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Old 12-26-2012, 10:43 PM   #11
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So when I get the mixer should I try to mix up the honey again, or am I running a chance of oxidation now that it's fermenting?


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Old 12-27-2012, 05:38 AM   #12
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That shouldn't be to big of a problem at this stage. Your fermentation should still be producing a fair amount of co2. Since that's heavier then air if you stir it up without tipping the bottle to much you should be mostly mixing in the co2 layer on top of the must with the must. Probably not enough oxygen to be noticeable.

The stirring is also a good idea for your brew anyway. Lots of dissolved co2 should come out of solution. Co2 isn't good for yeast, so in a nutrient poor solution like mead it's best to remove it if it's reasonable to do so. I can't remember where anymore, but I read an article indicating that most commercial meaderies degass continually while the mead is fermenting.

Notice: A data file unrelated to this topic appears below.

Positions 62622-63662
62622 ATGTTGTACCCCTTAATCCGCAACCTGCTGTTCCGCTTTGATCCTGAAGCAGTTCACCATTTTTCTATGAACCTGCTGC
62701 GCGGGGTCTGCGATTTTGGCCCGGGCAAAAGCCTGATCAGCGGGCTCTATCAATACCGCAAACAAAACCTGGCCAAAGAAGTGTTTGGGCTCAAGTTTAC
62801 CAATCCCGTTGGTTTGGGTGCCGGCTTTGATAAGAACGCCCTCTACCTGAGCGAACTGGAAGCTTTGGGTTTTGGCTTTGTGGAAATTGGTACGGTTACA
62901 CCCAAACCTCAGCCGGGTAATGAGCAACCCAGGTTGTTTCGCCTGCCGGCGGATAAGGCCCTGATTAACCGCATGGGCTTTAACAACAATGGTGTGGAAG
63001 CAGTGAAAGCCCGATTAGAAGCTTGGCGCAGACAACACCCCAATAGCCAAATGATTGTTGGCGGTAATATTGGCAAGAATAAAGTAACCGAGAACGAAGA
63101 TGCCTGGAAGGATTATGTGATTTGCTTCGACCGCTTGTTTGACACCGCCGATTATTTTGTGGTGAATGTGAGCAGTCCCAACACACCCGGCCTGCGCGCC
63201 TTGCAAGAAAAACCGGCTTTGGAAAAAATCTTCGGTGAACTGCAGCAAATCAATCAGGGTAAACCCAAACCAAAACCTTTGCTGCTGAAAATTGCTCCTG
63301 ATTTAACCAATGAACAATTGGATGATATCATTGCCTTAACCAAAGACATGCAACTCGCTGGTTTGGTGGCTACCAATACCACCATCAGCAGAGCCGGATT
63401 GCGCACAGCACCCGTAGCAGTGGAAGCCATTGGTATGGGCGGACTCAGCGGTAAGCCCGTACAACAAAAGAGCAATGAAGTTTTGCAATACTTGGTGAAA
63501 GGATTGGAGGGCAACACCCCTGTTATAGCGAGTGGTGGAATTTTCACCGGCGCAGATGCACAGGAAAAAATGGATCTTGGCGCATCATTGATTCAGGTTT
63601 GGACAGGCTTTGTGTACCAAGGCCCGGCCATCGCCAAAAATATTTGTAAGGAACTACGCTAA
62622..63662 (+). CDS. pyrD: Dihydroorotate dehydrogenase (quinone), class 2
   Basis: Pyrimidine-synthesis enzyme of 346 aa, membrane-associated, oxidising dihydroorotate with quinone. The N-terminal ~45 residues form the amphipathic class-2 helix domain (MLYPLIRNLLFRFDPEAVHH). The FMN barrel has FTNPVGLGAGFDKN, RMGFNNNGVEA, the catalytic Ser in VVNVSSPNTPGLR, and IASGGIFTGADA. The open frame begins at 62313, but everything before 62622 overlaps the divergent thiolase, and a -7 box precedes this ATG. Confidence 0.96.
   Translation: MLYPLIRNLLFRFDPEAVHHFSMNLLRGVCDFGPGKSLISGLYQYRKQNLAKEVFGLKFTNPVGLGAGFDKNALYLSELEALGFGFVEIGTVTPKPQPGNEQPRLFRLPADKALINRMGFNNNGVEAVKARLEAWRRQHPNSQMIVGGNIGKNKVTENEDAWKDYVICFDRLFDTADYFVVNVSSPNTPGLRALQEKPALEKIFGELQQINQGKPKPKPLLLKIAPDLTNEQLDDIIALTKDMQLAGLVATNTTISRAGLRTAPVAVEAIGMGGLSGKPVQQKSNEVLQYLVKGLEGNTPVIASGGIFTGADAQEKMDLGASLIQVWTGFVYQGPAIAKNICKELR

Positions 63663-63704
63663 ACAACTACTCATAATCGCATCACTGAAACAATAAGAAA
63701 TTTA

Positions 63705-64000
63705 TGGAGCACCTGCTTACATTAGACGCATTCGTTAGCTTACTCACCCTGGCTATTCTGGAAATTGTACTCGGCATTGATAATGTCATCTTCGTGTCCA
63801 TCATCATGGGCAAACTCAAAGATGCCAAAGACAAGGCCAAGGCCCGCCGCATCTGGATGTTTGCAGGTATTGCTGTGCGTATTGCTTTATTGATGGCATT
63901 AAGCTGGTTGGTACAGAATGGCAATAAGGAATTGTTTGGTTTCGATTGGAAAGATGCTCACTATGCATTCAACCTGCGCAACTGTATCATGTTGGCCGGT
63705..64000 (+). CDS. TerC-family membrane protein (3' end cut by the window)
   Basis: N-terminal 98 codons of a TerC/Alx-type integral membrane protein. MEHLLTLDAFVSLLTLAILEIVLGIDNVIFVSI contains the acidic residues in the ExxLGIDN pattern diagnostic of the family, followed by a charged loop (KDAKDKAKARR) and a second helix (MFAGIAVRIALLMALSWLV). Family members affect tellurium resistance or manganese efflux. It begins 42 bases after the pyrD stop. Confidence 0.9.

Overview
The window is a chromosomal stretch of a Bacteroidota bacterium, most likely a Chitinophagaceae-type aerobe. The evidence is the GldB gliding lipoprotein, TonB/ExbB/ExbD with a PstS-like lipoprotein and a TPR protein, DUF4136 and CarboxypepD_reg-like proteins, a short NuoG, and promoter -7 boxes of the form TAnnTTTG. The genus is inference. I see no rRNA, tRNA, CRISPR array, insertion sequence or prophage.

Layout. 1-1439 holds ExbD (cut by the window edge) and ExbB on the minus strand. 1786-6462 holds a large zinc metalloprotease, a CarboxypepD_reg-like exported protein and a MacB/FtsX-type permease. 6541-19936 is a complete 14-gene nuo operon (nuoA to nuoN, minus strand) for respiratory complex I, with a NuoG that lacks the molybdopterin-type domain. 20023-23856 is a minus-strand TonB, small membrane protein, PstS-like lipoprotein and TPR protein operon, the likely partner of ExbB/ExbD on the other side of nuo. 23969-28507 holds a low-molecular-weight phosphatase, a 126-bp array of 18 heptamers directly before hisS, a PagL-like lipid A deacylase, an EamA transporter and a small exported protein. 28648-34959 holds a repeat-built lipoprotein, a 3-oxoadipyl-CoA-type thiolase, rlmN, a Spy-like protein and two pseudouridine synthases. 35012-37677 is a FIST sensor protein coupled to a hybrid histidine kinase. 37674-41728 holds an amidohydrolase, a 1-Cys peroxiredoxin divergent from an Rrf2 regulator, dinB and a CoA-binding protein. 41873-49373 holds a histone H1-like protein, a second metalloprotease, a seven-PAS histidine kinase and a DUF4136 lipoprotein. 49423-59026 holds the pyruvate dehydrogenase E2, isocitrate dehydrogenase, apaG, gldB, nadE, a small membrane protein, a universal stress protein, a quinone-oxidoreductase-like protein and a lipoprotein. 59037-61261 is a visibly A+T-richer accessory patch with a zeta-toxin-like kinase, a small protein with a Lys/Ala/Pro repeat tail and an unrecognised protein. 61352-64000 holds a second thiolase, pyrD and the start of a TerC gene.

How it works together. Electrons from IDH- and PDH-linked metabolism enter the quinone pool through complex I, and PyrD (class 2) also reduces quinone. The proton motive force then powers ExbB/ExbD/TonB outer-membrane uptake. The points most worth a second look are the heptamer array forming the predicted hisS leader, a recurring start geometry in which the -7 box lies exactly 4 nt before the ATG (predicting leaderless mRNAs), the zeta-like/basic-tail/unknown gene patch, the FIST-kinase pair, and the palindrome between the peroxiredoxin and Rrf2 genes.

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Old 12-27-2012, 06:34 AM   #13
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That shouldn't be to big of a problem at this stage. Your fermentation should still be producing a fair amount of co2. Since that's heavier then air if you stir it up without tipping the bottle to much you should be mostly mixing in the co2 layer on top of the must with the must. Probably not enough oxygen to be noticeable.

The stirring is also a good idea for your brew anyway. Lots of dissolved co2 should come out of solution. Co2 isn't good for yeast, so in a nutrient poor solution like mead it's best to remove it if it's reasonable to do so. I can't remember where anymore, but I read an article indicating that most commercial meaderies degass continually while the mead is fermenting.
Ok, sounds good! Thanks!